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'The Recruit'

'The Recruit' falls victim to CIA plot

Friday, January 31, 2003

By Ron Weiskind, Post-Gazette Movie Editor

Ten minutes into "The Recruit," one character tells another not to believe anything he sees. Experienced moviegoers won't need this advice, given the kind of shameless hype Hollywood often bestows upon boundless drivel.

But as it relates to a specific movie, such a statement does put us on our guard. We begin looking for twists and turns, for alternate explanations of the events on screen. The good movies of this ilk find a way to surprise us anyhow. The common ones end up exactly where we realize they must be headed. The only people surprised are the characters, who should have known better because they were forewarned.



RATING: PG-13 for violence, sexuality and language.

STARRING: Al Pacino, Colin Farrell, Bridget Moynahan.

DIRECTOR: Roger Donaldson.

Critic's call:


Chalk up "The Recruit" with the common films, which is too bad because the first half of the movie holds the promise of something better, a character-driven drama driven by conflicts among raw CIA recruits whose training includes master manipulation by their instructors.

Colin Farrell portrays James Clayton, a computer genius on the verge of negotiating a lucrative deal with Dell when he is approached by a dude named Walter Burke (Al Pacino), who wants him to work for the CIA. The bait: Burke dangles vague insinuations that he knew Clayton's father, who apparently died in a South American plane crash in 1990. Clayton is obsessed with learning more about his dad's fate and seems to suspect he might have worked for The Agency.

But once Burke hooks his fish, he throws Clayton into the pool with the rest of the new recruits, many of whom will wash out. Clayton develops a manly interest in Layla Moore (Bridget Moynahan), a comely colleague who can speak Farsi. Burke turns the budding relationship into a teaching tool by maneuvering them into emotionally volatile situations, most of which involve deception.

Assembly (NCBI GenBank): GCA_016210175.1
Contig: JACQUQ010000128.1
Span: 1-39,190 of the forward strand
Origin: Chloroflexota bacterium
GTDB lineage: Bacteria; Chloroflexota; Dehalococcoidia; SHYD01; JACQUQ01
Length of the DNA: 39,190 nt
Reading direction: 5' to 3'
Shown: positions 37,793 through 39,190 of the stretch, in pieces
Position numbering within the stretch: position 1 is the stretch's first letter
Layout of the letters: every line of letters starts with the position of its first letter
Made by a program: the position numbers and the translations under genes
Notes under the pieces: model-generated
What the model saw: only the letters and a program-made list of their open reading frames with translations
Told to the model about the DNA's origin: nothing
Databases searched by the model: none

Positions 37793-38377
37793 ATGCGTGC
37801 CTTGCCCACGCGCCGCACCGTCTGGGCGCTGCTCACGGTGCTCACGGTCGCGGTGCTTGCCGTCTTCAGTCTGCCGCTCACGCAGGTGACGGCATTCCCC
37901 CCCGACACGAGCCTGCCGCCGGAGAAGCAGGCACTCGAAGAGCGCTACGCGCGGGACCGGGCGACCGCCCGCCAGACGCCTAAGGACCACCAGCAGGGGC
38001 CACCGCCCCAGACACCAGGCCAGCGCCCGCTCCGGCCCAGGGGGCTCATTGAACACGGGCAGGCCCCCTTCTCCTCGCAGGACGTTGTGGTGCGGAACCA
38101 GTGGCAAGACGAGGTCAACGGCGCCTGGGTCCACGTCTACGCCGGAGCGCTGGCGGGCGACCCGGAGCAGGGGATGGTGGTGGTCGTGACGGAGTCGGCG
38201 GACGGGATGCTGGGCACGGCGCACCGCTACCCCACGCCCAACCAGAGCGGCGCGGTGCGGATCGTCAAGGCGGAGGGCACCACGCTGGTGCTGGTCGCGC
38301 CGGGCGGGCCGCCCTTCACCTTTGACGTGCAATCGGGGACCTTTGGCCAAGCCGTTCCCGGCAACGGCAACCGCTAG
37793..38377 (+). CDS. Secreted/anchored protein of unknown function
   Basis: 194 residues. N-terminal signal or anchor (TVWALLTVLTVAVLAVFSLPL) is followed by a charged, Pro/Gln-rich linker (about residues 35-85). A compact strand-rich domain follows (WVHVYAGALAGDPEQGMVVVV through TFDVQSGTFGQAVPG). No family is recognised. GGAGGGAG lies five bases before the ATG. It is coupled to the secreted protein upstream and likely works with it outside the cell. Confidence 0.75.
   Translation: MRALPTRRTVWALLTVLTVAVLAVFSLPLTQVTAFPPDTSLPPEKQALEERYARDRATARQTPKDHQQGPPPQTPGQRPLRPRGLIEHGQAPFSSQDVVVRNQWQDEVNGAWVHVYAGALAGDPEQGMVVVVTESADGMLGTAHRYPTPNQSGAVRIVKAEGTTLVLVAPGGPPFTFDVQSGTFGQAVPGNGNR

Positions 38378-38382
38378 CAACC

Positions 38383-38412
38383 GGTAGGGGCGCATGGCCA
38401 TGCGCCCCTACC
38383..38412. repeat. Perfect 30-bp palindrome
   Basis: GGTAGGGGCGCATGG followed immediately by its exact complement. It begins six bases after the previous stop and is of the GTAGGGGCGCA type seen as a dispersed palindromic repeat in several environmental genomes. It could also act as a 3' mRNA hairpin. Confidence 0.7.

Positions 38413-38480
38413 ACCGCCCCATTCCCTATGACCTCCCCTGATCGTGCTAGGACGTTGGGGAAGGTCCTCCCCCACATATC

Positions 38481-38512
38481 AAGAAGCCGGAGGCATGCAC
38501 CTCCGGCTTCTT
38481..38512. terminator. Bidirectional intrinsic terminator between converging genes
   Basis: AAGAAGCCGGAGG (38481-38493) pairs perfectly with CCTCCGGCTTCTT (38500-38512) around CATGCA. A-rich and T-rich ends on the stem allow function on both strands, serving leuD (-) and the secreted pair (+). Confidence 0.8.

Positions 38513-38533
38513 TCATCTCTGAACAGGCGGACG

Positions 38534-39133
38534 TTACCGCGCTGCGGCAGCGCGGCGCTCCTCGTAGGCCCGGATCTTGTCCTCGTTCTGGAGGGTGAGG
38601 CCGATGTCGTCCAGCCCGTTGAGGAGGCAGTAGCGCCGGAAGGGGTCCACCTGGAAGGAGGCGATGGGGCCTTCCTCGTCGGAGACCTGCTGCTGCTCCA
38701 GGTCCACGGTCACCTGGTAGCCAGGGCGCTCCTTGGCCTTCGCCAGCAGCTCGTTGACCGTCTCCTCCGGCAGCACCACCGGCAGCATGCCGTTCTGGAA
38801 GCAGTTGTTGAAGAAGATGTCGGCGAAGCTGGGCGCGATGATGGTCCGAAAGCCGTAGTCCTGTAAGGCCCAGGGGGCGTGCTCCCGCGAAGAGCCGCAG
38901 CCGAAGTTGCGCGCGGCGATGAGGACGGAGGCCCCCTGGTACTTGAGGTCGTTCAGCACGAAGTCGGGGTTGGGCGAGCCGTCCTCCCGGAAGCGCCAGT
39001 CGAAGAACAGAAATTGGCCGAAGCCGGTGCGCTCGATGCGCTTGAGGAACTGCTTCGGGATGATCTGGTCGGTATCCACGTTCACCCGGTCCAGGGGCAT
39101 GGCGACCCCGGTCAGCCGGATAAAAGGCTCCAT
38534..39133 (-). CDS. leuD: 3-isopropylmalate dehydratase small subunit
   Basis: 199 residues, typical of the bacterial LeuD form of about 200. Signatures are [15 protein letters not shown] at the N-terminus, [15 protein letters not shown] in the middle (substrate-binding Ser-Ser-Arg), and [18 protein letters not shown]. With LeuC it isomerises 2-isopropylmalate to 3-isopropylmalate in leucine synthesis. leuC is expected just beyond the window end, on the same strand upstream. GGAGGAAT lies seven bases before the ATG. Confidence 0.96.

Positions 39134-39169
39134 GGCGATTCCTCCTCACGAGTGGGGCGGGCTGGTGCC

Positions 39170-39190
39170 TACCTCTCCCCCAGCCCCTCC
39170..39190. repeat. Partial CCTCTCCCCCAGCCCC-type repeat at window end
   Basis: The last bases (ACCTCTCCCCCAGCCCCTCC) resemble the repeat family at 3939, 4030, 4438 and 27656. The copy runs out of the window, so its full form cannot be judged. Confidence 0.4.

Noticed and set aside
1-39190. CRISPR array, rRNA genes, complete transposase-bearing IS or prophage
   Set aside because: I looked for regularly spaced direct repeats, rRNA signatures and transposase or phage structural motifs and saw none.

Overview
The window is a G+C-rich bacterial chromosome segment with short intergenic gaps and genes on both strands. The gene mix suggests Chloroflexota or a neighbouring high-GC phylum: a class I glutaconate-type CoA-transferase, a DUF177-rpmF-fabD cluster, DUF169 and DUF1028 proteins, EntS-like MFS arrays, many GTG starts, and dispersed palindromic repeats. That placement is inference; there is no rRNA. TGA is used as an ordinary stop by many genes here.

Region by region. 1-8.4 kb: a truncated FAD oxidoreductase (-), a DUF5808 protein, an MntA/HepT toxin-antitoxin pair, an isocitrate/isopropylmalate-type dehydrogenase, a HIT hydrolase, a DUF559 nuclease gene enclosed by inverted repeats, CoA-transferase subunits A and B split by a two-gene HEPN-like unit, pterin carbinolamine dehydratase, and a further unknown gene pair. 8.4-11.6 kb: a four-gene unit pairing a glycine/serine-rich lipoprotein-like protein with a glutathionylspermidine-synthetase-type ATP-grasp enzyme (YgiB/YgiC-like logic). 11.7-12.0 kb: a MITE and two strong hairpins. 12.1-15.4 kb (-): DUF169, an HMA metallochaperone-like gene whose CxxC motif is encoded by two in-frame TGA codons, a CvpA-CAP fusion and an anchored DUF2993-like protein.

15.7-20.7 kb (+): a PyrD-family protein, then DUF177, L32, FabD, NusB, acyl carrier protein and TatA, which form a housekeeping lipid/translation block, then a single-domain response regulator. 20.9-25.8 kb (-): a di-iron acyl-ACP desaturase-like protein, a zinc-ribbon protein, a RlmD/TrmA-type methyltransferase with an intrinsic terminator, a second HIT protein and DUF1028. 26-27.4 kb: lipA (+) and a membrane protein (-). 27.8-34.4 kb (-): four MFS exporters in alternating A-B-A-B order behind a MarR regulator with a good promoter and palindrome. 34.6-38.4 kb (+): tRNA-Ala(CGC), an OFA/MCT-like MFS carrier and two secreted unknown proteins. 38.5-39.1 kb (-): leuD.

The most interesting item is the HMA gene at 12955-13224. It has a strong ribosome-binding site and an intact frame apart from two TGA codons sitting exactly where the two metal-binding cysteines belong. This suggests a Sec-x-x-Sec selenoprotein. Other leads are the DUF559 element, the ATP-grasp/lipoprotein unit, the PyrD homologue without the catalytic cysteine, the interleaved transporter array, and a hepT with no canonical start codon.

"The Recruit" is at its best in these scenes, unfolding the personal stories in the context of a training procedural about rookie spies. The problems crop up after the characters leave the CIA training facility, known as The Farm, and begin their real work -- or what they think is their real work.

But that's precisely when we start smelling something phony, and the personal ends up giving way to the plot. The movie, like the characters, stops posing questions and starts following orders, losing both interest and credibility along the way.

Screenwriters Roger Towne, Kurt Wimmer and Mitch Glazer might have quizzed each other more assiduously about character motivations, misdirection plays and potentially fascinating plot strands that are suggested but never developed. Not the least of these involves Clayton's bitter rejoinder to Burke that the CIA is a bunch of old white men who missed the boat when the chips were down -- a reference, one must assume, to 9/11.

Fitting Burke into that back story would have made the character as magnetic as the man who plays him. Pacino is as wily as Farrell is stolid, while Moynahan invests her character with more dimension than she really has.

If only director Roger Donaldson, who has made movies as good as "Thirteen Days" and as bad as "Cocktail," had been able to make us believe there was more to "The Recruit" than he ultimately delivers.

Ron Weiskind can be reached at rweiskind@post-gazette.com or 412-263-1581.

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